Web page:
February 19, 2009

Dear Mr. President, Have the Guts to Be an Optimist

First, I have not been taking a break. I have quite literally poured through the stimulus bill looking for the goods and the bads. I went to Dallas last week for a very good conference discussing the market, economy, etc. Finally, I have been listening to the media, President Obama, his administration, the Democrats, and the Republicans absolutely slam the economy.

Last week, several of the speakers (former financial media correspondents, economists, and mutual fund managers) all said that the bashing of the economy by the media and politicians has created a complete lack of confidence just when we need confidence. I am not saying that everything is rosy, but this is not The Great Depression.

I understand and do feel the pain of all of those workers and their families that are unemployed and struggling, so please do not see me as being callous. What I am trying to say is that The Great Depression talk should end. The economy is more like that of the early 80's now and not the depression (I'll post some charts later showing this). Talking about a bad economy helped pass the stimulus bill, but it is now done. Start preaching to the masses about the recovery.

This has been a huge topic of conversation in my office, with my clients, neighbors, and friends. It affects all of us, and it is time to move forward.

Below read a really good blog post from Mark McKinnon of The Daily Beast. Mr. McKinnon is obviously a conservative, but his comments push towards the lifting of America and the economy. At my conference last week, both Democrats and Republicans alike had much of the same feelings.

Dear Mr. President, Have the Guts to Be an Optimist
by Mark McKinnon
Posted: February 18, 2009 - 10:15pm

As Obama prepares for his first major speech next week, he should take a page from FDR, Reagan, and his own campaign instead of constantly trying to manage expectations. It sure isn’t helping the stock market.

OK, Mr. President, enough with the doomsday talk already. We get it. Things suck. And they’re going to get worse before they get better.

And we get how it important it was for you to level-set expectations out of the gate, as they were stratospherically out of whack.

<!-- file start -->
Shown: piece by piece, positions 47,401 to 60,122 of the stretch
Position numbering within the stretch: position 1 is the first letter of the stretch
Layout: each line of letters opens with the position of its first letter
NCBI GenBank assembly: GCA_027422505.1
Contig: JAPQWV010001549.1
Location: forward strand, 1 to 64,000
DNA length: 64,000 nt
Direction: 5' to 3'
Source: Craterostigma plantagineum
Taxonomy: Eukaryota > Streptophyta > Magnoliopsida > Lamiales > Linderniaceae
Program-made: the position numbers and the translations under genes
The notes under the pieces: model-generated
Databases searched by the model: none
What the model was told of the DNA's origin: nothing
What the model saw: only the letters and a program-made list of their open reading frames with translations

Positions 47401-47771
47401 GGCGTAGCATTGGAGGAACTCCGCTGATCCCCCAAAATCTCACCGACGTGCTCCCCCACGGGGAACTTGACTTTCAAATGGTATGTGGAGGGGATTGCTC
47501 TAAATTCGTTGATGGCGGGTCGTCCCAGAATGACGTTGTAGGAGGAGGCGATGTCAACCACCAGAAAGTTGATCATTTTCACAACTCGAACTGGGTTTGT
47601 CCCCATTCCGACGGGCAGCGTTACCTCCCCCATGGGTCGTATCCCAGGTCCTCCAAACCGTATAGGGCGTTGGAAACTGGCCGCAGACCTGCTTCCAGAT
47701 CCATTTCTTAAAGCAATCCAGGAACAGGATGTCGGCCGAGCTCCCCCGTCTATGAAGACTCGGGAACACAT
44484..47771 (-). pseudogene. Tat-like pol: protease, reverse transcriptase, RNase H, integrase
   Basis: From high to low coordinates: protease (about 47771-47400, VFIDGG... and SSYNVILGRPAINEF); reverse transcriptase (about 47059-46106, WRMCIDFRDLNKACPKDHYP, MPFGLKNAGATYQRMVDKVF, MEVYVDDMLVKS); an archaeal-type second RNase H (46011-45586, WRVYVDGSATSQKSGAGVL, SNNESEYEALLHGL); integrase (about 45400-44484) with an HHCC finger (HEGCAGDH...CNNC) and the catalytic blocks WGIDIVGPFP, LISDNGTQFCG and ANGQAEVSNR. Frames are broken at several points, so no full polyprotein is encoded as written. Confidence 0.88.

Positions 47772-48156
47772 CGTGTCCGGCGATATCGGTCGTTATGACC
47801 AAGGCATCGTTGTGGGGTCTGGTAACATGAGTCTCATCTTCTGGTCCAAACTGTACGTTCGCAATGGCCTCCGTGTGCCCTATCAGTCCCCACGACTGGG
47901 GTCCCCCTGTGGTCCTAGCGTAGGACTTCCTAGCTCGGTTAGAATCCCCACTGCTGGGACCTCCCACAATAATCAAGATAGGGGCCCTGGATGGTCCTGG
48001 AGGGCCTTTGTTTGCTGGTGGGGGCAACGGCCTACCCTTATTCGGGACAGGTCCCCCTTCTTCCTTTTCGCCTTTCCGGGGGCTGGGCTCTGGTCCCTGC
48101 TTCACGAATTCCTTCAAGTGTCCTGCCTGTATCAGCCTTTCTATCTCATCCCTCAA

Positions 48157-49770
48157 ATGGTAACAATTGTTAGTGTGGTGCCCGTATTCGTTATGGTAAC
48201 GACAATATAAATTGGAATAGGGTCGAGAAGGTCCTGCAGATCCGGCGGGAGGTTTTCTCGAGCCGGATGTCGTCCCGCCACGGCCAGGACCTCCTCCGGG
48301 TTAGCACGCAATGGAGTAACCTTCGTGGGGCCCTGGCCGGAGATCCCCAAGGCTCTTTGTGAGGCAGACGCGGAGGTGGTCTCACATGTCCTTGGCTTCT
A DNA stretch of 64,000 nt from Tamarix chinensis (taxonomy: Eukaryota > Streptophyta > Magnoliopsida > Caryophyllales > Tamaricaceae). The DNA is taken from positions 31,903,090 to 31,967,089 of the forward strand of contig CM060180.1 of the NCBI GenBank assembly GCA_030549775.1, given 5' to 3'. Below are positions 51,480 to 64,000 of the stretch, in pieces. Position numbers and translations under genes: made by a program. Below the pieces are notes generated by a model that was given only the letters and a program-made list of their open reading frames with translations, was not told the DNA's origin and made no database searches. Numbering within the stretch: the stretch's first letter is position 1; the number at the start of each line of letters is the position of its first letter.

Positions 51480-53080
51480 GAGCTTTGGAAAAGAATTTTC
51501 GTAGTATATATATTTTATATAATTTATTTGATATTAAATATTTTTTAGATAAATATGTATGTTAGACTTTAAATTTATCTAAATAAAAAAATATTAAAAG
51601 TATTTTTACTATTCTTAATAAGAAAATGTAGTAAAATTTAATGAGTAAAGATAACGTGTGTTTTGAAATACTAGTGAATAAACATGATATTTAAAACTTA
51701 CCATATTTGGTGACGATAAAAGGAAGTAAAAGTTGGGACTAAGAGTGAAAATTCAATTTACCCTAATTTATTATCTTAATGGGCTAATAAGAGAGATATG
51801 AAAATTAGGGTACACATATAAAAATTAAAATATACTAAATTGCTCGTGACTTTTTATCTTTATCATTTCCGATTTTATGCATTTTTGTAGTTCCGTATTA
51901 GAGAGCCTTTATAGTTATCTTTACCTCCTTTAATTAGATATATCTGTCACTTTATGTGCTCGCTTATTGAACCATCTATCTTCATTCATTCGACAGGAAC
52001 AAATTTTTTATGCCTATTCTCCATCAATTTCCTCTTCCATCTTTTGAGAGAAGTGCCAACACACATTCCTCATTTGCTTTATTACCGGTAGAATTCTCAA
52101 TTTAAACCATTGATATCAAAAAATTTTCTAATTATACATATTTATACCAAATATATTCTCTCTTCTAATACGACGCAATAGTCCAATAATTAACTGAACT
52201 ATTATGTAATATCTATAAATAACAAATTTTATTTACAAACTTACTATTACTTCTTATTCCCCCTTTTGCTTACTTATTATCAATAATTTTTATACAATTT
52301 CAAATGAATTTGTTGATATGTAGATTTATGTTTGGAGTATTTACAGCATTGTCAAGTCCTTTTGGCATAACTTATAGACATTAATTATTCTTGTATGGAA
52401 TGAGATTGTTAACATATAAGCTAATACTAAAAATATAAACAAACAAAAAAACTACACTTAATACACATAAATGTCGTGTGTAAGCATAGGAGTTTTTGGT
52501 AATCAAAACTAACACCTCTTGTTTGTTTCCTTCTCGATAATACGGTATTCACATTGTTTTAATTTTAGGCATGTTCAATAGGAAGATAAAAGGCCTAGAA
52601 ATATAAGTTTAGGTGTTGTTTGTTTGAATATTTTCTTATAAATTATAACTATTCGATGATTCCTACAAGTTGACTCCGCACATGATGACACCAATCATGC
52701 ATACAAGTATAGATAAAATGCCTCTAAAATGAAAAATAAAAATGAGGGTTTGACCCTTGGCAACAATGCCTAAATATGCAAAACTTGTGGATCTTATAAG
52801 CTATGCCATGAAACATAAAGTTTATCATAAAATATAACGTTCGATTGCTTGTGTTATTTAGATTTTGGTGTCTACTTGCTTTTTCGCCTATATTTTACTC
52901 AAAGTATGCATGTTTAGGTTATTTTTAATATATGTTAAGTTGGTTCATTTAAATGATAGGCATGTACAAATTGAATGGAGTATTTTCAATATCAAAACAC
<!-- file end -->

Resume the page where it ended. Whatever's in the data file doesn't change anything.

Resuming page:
We are all in economic rehab now, clear eyed and sober. If we’re not out of work, we know friends and family who are. And those of us lucky enough to have jobs are being showered with resumes. Really good ones.

You were elected because you are a walking, talking hope machine. Plug that sucker back in and crank it up to ten.

So now we want to know that there is light at the end of this bleak, black tunnel.

It’s time for less mope and more hope. You were elected because you are a walking, talking hope machine. Plug that sucker back in and crank it up to ten.

There has been some debate in the opinion pages about whether the FDR or Ronald Reagan approach to a bad economy is the best remedy. Putting that aside, there is one thing they had in common: They were unblushing optimists. And they communicated their enthusiasm until their half-full cups ranneth over.

It’s time to cut the talk about similarities to the Great Depression. First, it sure as hell doesn’t help the markets. Second, it’s not true. Not yet anyway.

Bradley Schiller, an economics professor at the University of Nevada, straightens out the facts for us: “This fearmongering may be good politics, but it is bad history and bad economics. It is bad history because our current economic woes don’t come close to those of the 1930s. At worst, a comparison to the 1981-82 recession might be appropriate, Consider the job losses that Mr. Obama cites. In the last year, the U.S. economy shed 3.4 million jobs. That’s a grim statistic for sure, but represents just 2.2 percent of the labor force. From November 1981 to October 1982, 2.4 million jobs were lost—fewer in number than today, but the labor force was smaller. So 1981-82 losses totaled 2.2 percent of the labor force, the same as now.

“Job losses in the Great Depression were on an entirely different magnitude…Jobs were being lost at double or triple the rate of 2008-09 or 1981-82.

“This was reflected in the unemployment rates. The latest survey pegs U.S. unemployment at 7.6 percent. That’s more than three percentage points below the 1982 peak (10.8 percent) and not even of the a third of the peak in 1932 (25.2 percent). You simply can’t equate 7.6 percent unemployment with the Great Depression."

Auto production last year declined by roughly 25 percent. That looks good compared to 1932, when production shriveled by 90 percent. The failure of a couple of dozen banks in 2008 just doesn't compare to 10,000 bank failures in 1933. Stockholders can take some solace form the fact that the recent stock market debacle doesn't come close to the 90 percent devaluation of the early 1930s.

There now, don't you feel better.

George W. Bush was president through some of the darkest days of our history and yet his optimism never waned. He is optimistic by nature, but he also understood the importance of always communicating a sense that things will get better. And it’s in part why John Kerry lost in 2004. He painted a terrible picture of the future. And as Bush said, “You can’t say things are going to be awful, follow me and expect to turn around and see a crowd.”

So, Mr. President, you’ve got a big speech coming up. Turn the heat up and the lights back on.

Source: The Daily Beast

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